#AtoZChallenge (Unofficial) – Letter T

I wasn’t going to do this, really I wasn’t… In fact I procrastinated so much that I seem to have missed the sign up…

I encourage you to head Here to check out some of the A to Z Challenge posts.

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T is for Talit and Tzitzit

A talit is hebrew garment also called a prayer shawl. The talit was created to hold the tzitzit which are the fringes worn by Jewish people. The law regarding the wearing tzitzit is referred to in the Book of Numbers (15:37-41) “Speak to the Children of Israel and tell them to affix fringes to the corners of their garments”

The Talit is worn at prayer services particulary if one is being honored with an aliya (being called up to Torah) or is leading the congregation in prayer.

Traditionally a young man who is about to be Bar Mitzvah’d will receive a talit as a gift. Another time that a talit is given as a gift is from the bride to her husband to be…. The groom will wear said talit at their wedding. He will then be buried in said talit.

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#WeekendCoffeeShare – April 22, 2018

Good Morning everyone. Once again I feel like I’m back to feeling like I don’t really have that much exciting to write about. Not much has happened this past week and it’s been pretty mehhh.

Hope you’ll at least join me for some coffee. I’m having Toasted Pecan with Southern Butter Pecan creamer myself. There’s also the usual dark French Roast/Sumatra blend and Super Dark coffee beans available as well.

My Miss Meekah has also joined us in her favorite chair

Lately she’s had a habit of stealing my chair when I’m not in it… I think it has something to do with the nice warm blanket I’ve been using as a cover

This next week will be busier and perhaps a bit more exciting… We actually follow a different calendar than the “traditional” sighted calendar, so our Pesach is actually going to be coming up next week. This week we get to do what many would call “Spring Cleaning” to get the leavening (flour, yeast, etc) out of the house. It’s also getting to the end of the April A-to-Z Challenge. I’ll mostly be finishing up this next week, with letter “Z” going in to next week.

So, that’s pretty well it for me. Hope everyone had a great week last week and wish you all a super week ahead. Also hope you’ll take a moment and check out the Weekend Coffee Share get-together, with our host Eclectic Ali.

#AtoZChallenge (Unofficial) – Letter S

I wasn’t going to do this, really I wasn’t… In fact I procrastinated so much that I seem to have missed the sign up…

I encourage you to head Here to check out some of the A to Z Challenge posts.

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S is for Shabbat:

Shabbat is the Jewish ‘Day of Rest’. It is from the root Shin-Beit-Tav which means to cease, to end, or to rest. The weekly shabbat basically starts at sunset on Friday evening and goes till sunset on Saturday evening. There are 2 commandments associated with shabbat to remember and to observe.

There are several restrictions to Shabbat (things that are you are not allowed to do) but it is also a time of great blessing and joy.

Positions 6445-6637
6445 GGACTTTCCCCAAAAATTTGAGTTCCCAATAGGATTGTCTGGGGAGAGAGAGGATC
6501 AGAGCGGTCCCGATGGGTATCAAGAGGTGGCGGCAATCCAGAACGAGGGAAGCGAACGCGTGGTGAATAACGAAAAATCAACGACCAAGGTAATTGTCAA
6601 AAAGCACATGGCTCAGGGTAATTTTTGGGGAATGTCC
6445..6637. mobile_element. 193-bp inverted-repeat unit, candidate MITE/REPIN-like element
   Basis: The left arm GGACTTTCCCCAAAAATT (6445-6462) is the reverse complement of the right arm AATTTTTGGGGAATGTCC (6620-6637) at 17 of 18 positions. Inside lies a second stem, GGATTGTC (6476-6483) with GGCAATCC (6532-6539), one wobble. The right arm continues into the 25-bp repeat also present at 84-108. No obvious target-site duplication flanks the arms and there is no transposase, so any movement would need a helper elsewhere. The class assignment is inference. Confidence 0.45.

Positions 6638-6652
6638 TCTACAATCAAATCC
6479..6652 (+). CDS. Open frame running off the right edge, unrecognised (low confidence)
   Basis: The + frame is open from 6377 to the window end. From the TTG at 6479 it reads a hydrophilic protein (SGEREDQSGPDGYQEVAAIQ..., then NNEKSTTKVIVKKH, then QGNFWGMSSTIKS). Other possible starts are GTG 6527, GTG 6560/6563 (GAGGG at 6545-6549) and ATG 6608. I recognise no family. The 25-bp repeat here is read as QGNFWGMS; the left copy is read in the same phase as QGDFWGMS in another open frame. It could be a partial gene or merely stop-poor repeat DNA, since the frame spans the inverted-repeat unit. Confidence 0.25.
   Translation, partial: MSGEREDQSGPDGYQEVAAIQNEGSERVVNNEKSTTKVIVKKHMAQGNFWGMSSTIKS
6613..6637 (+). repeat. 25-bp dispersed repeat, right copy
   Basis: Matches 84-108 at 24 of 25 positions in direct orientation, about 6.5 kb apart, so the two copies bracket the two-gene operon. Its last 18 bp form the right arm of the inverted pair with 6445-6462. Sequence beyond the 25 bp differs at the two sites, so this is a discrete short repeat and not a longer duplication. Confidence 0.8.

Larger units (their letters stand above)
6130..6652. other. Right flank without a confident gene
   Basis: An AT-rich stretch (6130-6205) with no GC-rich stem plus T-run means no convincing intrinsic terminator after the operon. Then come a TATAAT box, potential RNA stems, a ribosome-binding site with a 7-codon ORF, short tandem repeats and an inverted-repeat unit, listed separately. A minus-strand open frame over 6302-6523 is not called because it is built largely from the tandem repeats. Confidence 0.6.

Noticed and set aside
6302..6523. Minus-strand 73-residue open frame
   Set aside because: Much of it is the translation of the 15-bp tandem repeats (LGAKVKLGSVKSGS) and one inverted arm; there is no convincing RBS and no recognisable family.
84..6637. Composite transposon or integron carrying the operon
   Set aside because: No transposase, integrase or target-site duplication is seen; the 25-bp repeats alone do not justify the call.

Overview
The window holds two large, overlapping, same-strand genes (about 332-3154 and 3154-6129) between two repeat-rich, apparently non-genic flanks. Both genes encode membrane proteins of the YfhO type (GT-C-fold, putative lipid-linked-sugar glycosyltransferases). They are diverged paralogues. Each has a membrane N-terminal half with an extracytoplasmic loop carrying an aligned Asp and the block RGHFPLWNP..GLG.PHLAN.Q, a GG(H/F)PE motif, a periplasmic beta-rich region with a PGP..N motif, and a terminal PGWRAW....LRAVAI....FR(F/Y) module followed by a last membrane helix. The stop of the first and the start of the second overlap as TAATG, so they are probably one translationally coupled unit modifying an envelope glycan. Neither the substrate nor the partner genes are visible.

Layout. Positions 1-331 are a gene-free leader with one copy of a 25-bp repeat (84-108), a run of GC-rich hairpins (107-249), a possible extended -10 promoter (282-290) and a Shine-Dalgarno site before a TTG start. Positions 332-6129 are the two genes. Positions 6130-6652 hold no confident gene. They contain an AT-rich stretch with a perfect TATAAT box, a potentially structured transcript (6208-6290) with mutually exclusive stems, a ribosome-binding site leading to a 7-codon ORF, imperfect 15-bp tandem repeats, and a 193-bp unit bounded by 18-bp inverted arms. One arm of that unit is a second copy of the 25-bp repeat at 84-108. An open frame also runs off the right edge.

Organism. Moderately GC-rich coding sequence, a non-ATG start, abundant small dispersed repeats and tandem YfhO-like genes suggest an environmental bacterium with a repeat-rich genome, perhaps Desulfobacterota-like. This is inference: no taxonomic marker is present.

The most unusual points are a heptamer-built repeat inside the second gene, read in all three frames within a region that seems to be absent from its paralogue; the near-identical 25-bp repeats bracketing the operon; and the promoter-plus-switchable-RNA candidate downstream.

The Shabbat before Pesach is called Shabbat HaGadol or the Great Shabbat. Yom Kippur is considered a Shabbat Shabbaton or a double shabbat.

#AtoZChallenge (Unofficial) – Letter R

I wasn’t going to do this, really I wasn’t… In fact I procrastinated so much that I seem to have missed the sign up…

I encourage you to head Here to check out some of the A to Z Challenge posts.

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R is for Rabbi:

The rabbi is part of the synagogue staff… The hebrew word “Rab” means master and the hebrew word “Rabbi” means my master. A rabbi is a jewish scholar or teacher, or a person appointed as a jewish leader.

While it is not mandatory for a rabbi to be present for a jewish service to be held, the rabbi does hold a crucial role. The rabbi, when present, often leads the services and, with in the last century, it has become customary for them to deliver the Shabbat sermon. They also officiate at certain jewish rites of passage (such as the Brit Milah and the Bar Mitzvah).

In the past, only men could be ordained as a rabbi; However, since the 1970’s, women have now begun to be ordained within non-orthodox circles. In orthodox circles, the seminaries still only accept men.

#AtoZChallenge (Unofficial) – Letter Q

I wasn’t going to do this, really I wasn’t… In fact I procrastinated so much that I seem to have missed the sign up…

I encourage you to head Here to check out some of the A to Z Challenge posts.

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Q is for Quorum:

In general the word Quorum refers to the minimum number of people needed at a meeting in order for the proceedings of said meeting to be valid.

In judaism a quorum for public prayer is called a Minyan and consists of 10 males above the age of Bar Mitzvah. In cases where there are only 9 such men available, a single boy under the age of Bar Mitzvah can be used (though the validity of this is often under debate). The boy should be above the age of 9 and should at least understand the importance of his place and the fact that he is blessing G-d.

In situations of judgement a minimum quorum of 3 is necessary and must be an odd number this is to break a tie. Grace after meals is also done with a quorum of 3 (called a Mezuman).